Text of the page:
Every year at the beginning of the year, teachers ask me to do lessons on choosing a “just right book”.  While sometimes the focus is just on finding words that you know using the “five finger rule”, I like using the IPICK model because it is more inclusive of all of the pieces it takes to find a just right book.  IPICK stands for:

  • I=I choose my books
  • P=Purpose
  • I=Interest
  • C=Comprehend
  • K=Know most of the words  (this is really where the five finger rule fits)

Each year, I show videos of students singing a song about IPICK.  There are several examples on Youtube.  However, I know that our students are using this strategy in various classes, so when I heard a 3rd grade teacher reminding her students to use IPICK, I asked her if she had some students who might be interested in making a video.  Of course, they were very interested!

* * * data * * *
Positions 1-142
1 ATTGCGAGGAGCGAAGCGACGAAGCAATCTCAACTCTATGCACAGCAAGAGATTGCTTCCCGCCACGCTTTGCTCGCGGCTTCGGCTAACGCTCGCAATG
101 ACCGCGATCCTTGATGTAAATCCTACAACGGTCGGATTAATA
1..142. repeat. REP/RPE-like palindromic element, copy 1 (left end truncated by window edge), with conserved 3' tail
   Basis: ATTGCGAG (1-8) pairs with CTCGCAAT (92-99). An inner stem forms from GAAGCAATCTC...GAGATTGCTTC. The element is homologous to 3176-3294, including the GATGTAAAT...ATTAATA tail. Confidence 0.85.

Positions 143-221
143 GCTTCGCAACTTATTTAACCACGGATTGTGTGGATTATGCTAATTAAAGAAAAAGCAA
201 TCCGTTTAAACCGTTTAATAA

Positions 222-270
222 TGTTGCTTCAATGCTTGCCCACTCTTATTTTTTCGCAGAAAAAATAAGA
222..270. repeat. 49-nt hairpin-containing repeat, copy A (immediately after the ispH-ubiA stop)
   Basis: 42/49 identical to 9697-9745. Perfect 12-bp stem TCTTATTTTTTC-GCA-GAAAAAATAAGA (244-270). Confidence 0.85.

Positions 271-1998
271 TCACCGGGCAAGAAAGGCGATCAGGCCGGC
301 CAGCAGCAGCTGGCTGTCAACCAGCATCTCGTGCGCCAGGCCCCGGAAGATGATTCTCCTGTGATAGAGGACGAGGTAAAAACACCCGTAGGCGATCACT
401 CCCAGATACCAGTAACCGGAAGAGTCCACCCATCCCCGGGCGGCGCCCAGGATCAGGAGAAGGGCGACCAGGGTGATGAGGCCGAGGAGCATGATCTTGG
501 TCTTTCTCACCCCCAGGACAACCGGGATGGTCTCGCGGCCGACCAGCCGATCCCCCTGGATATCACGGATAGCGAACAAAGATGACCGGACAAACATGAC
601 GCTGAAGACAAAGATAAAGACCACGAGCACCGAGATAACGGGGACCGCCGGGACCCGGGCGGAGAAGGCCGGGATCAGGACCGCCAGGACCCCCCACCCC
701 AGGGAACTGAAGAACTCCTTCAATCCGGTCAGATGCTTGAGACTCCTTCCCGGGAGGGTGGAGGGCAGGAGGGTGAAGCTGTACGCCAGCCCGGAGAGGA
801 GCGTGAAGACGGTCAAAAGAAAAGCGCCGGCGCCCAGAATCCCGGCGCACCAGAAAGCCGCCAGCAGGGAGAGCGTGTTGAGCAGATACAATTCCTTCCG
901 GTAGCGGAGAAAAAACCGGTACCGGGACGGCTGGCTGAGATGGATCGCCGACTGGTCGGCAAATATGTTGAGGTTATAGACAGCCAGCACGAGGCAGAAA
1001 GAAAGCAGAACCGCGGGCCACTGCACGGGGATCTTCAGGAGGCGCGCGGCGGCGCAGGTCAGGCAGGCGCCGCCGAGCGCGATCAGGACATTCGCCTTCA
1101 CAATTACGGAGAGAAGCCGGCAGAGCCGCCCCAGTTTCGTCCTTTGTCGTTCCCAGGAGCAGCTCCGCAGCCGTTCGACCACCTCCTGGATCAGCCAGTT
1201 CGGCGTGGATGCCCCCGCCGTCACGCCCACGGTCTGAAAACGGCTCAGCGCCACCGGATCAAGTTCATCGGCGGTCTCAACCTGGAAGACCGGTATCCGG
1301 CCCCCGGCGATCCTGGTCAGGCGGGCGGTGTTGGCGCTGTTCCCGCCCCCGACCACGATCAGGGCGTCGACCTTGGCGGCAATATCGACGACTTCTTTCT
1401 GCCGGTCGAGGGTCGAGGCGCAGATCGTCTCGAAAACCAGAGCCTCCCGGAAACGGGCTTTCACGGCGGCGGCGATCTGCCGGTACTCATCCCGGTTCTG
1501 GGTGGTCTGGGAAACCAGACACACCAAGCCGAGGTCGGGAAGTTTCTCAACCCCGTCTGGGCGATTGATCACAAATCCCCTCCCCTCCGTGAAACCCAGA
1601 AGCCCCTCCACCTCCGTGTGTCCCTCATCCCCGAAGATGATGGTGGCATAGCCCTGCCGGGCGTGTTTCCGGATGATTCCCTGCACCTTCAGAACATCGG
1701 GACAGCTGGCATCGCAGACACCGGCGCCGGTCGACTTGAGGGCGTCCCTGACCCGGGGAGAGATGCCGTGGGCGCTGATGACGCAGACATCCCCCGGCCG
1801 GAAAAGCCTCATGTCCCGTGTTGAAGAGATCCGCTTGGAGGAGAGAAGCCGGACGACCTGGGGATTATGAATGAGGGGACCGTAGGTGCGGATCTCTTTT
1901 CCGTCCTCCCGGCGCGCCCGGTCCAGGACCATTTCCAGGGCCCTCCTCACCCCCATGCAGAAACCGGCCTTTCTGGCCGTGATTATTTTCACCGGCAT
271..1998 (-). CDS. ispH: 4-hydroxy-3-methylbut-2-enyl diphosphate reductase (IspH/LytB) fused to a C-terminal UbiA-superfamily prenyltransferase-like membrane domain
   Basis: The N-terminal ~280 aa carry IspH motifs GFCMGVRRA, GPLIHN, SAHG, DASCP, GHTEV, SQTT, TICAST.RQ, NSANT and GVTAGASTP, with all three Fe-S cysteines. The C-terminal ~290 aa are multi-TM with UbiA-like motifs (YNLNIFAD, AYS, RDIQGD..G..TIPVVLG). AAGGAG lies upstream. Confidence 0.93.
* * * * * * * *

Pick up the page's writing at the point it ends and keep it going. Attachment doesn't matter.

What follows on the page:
For about 45 minutes, 3 students and I met together.  We planned what we might do during the video.  Then, we started recording with an iPad.  After we filmed one take, we watched it and thought about what we needed to change.  Each time, the students made more and more suggestions and their video improved every time.  Here’s the video they created during our time together.


This year, I want to continue to listen for opportunities for students to participate in creating content in our library and be a bridge builder to get that content to a global audience for our students.

Exploring Culture

A sketch of how water is used in our lives